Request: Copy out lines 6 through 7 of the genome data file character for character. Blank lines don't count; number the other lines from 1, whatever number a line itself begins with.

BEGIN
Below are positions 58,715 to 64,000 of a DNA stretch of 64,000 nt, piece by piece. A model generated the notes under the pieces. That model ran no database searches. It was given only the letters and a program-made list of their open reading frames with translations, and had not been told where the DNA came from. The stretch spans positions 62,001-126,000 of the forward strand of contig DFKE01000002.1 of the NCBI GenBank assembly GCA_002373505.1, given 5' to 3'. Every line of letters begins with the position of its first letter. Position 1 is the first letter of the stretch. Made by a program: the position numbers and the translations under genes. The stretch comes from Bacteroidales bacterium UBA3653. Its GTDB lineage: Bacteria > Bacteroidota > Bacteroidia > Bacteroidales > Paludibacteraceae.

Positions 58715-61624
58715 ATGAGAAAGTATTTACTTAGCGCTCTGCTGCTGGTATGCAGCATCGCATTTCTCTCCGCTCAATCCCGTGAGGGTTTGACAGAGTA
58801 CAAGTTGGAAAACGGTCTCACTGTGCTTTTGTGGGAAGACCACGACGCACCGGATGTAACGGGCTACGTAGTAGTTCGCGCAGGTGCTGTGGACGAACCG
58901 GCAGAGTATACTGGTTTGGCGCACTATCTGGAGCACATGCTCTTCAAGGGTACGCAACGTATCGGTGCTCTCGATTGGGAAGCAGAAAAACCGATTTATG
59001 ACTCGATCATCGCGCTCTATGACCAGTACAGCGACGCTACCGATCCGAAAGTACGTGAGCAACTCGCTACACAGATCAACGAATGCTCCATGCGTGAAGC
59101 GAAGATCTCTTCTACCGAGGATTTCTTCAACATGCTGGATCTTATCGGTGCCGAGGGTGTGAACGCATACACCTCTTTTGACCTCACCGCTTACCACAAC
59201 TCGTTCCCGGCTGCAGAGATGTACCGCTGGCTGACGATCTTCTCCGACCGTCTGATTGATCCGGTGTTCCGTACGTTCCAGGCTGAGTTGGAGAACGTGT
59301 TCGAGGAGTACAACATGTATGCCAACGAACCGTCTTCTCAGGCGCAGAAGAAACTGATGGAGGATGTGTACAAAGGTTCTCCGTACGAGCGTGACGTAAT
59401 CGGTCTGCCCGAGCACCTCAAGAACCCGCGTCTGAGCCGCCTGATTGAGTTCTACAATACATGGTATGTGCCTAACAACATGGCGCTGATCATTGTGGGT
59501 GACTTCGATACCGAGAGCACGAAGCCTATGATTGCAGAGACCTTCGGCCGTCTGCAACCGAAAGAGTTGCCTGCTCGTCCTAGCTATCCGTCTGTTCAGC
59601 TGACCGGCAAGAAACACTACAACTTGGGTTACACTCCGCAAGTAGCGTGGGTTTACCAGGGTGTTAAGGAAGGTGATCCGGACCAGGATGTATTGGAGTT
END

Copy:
59001 ACTCGATCATCGCGCTCTATGACCAGTACAGCGACGCTACCGATCCGAAAGTACGTGAGCAACTCGCTACACAGATCAACGAATGCTCCATGCGTGAAGC
59101 GAAGATCTCTTCTACCGAGGATTTCTTCAACATGCTGGATCTTATCGGTGCCGAGGGTGTGAACGCATACACCTCTTTTGACCTCACCGCTTACCACAAC